Myanmar to resume repatriating Rohingyas
Process of return from Bangladesh to start before year end
Refugees at one of the unofficial camps in the Cox's Bazar district of Bangladesh (Picture: Rock Ronald Rozario)
After a hiatus of almost a decade, the Myanmar government has agreed to resume the repatriation of Rohingya refugees from Bangladesh.
Following a bilateral meeting in Dhaka on Sunday August 31, Bangladesh Foreign Secretary Shahidul Haque told reporters that the repatriation process would start again “within the next two months”.
“This is a remarkable development and we hope it will foster good relationship between two countries,” he said. “Myanmar is changing now and it’s a good time for both nations to improve mutual relations.”
The Rohingya issue was a high priority in the day’s series of foreign secretary-level meetings, which were aimed at achieving a framework agreement on trust and cooperation for development.
The process will resume with the return of 2,415 refugees whose Bangladesh nationalities have already been investigated and verified by Myanmar authorities.
Despite being neighbors, Bangladesh and Myanmar have had thorny relations over the Rohingya people, who are mostly Muslims. When Myanmar last halted repatriations in 2005, it did so without offering any specific reason.
Myanmar considers the Rohingyas as illegal immigrants from Bangladesh and has strongly resisted offering them citizenship, yet they are equally unwelcome in Bangladesh.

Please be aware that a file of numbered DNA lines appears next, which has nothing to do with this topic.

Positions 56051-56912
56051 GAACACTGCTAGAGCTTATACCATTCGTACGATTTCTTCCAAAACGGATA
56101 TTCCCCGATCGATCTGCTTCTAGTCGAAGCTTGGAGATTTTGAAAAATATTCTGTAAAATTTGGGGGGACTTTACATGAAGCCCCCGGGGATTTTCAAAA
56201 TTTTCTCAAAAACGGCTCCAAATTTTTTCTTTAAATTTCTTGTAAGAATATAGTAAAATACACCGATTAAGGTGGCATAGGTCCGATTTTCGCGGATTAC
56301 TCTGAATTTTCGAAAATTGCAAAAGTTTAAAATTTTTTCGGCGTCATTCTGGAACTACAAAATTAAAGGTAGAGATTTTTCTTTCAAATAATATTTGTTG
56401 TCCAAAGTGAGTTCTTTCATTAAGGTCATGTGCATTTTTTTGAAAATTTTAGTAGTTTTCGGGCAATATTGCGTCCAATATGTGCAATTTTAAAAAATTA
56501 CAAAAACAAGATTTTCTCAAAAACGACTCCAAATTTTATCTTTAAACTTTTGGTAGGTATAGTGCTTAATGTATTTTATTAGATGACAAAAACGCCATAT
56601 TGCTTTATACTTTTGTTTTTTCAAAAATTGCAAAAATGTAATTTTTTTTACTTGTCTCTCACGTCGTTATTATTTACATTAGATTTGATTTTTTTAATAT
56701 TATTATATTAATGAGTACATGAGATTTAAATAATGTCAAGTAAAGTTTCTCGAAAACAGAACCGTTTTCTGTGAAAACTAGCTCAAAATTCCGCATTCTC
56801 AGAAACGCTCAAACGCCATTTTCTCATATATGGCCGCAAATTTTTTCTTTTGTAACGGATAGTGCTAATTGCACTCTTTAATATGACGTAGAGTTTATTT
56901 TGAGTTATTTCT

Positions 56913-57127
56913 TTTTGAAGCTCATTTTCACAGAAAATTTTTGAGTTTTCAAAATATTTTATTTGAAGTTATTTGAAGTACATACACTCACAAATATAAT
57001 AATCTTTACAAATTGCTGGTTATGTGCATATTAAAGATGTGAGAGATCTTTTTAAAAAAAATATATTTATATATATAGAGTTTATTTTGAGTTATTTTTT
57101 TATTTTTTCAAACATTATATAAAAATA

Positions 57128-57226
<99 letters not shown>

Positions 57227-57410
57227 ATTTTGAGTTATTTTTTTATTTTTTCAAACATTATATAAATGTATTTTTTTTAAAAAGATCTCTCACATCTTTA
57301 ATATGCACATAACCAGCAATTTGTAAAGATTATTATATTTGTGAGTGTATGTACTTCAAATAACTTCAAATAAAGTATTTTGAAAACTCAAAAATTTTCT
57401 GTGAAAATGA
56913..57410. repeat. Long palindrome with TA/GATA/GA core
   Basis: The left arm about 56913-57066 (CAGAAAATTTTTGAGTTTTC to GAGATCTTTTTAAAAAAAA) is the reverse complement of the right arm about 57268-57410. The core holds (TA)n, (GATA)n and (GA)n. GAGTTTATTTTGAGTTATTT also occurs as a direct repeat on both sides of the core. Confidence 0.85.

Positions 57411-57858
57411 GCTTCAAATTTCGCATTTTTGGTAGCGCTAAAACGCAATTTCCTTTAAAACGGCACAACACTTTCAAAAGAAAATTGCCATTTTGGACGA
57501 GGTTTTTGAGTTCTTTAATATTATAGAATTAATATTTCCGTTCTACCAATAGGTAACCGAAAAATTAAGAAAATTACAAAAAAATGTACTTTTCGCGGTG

In western Myanmar’s Rakhine state, they have frequently been subjected to systematic abuse and violence at the hands of extremist Buddhists. The United Nations Refugee Agency termed Rohingya people “the world’s most persecuted minority.”
Since 1978, thousands have fled, many to the Cox’s Bazar district where around 30,000 Rohingyas reside in two official camps, relying on government and NGO aid for survival. As many as 300,000 reside in unofficial makeshift camps, under strict restrictions on movement.
The Bangladesh government adopted its current tough policy on the refugees in June 2012 when the latest bout of violence erupted in Rakhine. Thousands were prevented from arriving by boat and turned away, despite criticism from the international community.
The same year, the government banned three international aid agencies from working with undocumented Rohingyas, claiming that their efforts only attracted more refugees to attempt to breach the border.
Abdul Motaleb, 64, a Rohingya refugee at one of the unofficial camps in Cox’s Bazar says he will not return unless he is guaranteed a peaceful life.
“We fled to Bangladesh to save our lives and we will go back only if we are assured of an end to torture and abuse in Rakhine,” he told ucanews.com.
“Refugees in the official camps have much better conditions because they get all the necessary facilities - housing, food and health services. Everyone talks about them, but nobody talks about us. We get nothing.”
Deprivation may turn into frustration making it is easy for some Rohingya to accept extreme ideologies
To engage in ecumenical dialogue means confronting the social evils of caste, communalism, gender discrimination and violence
Some 400 churches will get together to clean stagnant water where dengue-carrying mosquitoes breed
Several churches and organizations united to face down attacks on Christians in an atmosphere of political upheaval
Delegates of World Apostolic Congress attend inauguration of 38 meter figure